After building a (almost) high speed flash system, I started to take pictures of water drops. Unfortunately I quickly ran into the limitation of not having a proper mean of generating reproducible drops. This is particularly needed for collision shots capturing the collision of a second droplet on the rebound of the first one. This kind of shoot requires a precise control of the interval between the two drops.
Thus I build a solenoid water valve controlled by a microcontroller system which allows a precise control of the number of drops and the time intervals between each drops.
I didn't have any solenoid valve which could be used for this purpose and thus I built one from scratch. The principle is very simple and shown on the animation below (hover with the mouse to activate). A rubber membrane (coming from a balloon) is pushed against the inlet tube by the solenoid spring preventing the flow of water. When the solenoid is energized, it retracts and allows the membrane to move away from the inlet tube permitting the water flow. If the pulse sent to the solenoid is properly timed, it is possible to release a single drop of water.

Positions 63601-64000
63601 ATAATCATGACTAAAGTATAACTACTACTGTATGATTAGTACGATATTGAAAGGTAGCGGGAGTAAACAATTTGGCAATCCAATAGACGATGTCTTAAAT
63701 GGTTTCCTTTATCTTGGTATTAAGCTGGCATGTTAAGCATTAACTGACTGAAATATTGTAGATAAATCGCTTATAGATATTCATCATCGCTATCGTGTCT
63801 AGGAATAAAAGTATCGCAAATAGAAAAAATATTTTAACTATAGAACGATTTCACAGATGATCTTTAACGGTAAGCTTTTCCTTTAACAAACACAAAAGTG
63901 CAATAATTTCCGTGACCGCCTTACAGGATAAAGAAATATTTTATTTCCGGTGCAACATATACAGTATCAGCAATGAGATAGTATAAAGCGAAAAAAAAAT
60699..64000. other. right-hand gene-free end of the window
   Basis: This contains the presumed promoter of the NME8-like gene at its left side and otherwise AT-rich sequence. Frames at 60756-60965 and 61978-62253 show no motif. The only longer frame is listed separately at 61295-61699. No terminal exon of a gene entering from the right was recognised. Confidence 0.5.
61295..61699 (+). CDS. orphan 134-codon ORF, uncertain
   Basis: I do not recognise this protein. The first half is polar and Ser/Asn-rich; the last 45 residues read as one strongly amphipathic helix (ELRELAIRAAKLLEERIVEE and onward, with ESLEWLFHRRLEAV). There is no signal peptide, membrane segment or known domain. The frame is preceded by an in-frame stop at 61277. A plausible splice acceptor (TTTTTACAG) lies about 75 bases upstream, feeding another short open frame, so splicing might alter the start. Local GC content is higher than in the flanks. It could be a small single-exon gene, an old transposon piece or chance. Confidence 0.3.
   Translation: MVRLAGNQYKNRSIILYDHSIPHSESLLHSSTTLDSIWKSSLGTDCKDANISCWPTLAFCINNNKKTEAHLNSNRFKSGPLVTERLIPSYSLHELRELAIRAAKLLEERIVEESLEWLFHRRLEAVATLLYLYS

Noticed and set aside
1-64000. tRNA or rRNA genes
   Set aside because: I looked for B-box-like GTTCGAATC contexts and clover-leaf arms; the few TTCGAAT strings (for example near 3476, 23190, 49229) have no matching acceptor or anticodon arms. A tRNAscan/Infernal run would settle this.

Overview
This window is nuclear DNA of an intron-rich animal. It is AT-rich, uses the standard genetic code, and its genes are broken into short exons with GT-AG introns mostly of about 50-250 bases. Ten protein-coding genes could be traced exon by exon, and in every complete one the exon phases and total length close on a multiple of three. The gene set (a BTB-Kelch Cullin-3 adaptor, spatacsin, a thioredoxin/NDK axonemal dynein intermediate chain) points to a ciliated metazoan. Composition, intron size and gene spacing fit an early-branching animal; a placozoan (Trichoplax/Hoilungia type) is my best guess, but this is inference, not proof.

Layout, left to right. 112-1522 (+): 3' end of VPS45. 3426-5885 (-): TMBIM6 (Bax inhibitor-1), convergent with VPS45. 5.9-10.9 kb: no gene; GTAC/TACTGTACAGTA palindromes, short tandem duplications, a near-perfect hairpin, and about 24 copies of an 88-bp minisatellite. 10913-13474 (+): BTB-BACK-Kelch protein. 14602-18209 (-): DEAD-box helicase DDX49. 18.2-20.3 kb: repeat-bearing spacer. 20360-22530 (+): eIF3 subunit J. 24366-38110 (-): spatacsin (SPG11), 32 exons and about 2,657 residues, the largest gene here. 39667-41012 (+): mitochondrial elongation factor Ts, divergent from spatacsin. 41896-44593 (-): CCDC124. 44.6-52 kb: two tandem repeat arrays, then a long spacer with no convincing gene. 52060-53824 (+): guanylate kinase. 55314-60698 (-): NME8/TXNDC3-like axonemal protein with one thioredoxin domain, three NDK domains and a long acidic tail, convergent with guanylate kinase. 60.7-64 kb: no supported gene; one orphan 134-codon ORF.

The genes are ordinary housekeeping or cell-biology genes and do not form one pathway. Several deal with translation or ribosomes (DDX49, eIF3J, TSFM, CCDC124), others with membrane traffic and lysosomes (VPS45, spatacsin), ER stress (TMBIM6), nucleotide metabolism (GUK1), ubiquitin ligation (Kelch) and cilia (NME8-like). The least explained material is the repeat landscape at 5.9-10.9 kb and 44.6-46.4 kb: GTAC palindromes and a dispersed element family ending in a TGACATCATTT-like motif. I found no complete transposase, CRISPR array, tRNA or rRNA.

In order to have a precise control on the drop generation, the solenoid valve is driven by a controller built around a MSP430G2452. One single pin of the µC is needed to drive the MOSFET which activates the solenoid, the rest of the circuit is dedicated to the user interface (push buttons and LCD). Through this interface, the user can select the number of drops, the delay between each drop and, to a certain extent, the size of each drop (which is determined by the time during which the valve remains opened).
The LCD I used is a MC1602X-SYL display (datasheet) scavenged from an old server lying in an electronic recycle bin. It has two lines of 16 characters. It is the same one I used to build my stroboscope
For more pictures of drops made with this system, go to the drops pictures page.